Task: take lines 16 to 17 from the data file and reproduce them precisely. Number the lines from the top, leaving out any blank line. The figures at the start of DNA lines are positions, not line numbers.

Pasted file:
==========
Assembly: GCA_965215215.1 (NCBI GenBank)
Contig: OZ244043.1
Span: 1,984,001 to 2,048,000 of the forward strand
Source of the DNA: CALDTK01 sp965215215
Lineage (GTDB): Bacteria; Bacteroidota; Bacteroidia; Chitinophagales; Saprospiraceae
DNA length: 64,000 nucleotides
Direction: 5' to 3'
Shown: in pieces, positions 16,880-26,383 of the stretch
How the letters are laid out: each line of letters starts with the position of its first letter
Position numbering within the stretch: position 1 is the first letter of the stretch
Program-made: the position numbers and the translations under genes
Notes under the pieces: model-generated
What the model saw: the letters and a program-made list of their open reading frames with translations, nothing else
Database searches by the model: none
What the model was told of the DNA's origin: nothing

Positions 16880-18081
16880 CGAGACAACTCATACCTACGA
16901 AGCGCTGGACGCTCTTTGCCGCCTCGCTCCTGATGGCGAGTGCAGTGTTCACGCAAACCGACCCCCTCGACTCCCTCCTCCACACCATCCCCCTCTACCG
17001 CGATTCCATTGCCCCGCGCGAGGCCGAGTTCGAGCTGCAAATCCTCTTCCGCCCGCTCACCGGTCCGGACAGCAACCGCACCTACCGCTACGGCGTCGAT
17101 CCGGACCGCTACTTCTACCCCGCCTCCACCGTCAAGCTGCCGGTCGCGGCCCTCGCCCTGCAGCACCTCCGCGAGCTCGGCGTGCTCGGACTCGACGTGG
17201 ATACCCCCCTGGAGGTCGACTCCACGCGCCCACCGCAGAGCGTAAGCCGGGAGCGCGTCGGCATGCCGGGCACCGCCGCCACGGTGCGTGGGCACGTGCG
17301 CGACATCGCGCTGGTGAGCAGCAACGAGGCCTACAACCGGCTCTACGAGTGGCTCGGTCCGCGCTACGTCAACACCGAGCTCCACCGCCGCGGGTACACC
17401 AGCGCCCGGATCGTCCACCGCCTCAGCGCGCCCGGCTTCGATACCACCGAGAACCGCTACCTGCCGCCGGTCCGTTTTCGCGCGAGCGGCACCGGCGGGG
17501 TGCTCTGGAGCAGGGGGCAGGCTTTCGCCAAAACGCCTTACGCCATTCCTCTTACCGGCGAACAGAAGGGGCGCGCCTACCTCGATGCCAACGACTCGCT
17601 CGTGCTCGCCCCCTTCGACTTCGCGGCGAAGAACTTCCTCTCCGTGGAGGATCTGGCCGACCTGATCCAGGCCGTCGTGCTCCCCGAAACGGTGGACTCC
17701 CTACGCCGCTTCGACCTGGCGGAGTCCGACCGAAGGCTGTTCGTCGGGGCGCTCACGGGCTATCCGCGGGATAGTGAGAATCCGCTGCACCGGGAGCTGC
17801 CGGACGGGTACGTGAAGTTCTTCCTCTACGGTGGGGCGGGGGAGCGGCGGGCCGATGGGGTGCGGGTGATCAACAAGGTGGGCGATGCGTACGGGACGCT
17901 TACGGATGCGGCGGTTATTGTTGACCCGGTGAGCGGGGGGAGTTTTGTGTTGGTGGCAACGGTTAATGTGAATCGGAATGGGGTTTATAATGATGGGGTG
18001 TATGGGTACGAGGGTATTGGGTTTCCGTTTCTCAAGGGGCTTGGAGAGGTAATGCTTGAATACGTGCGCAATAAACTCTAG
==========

Positions 16880-18081
16880 CGAGACAACTCATACCTACGA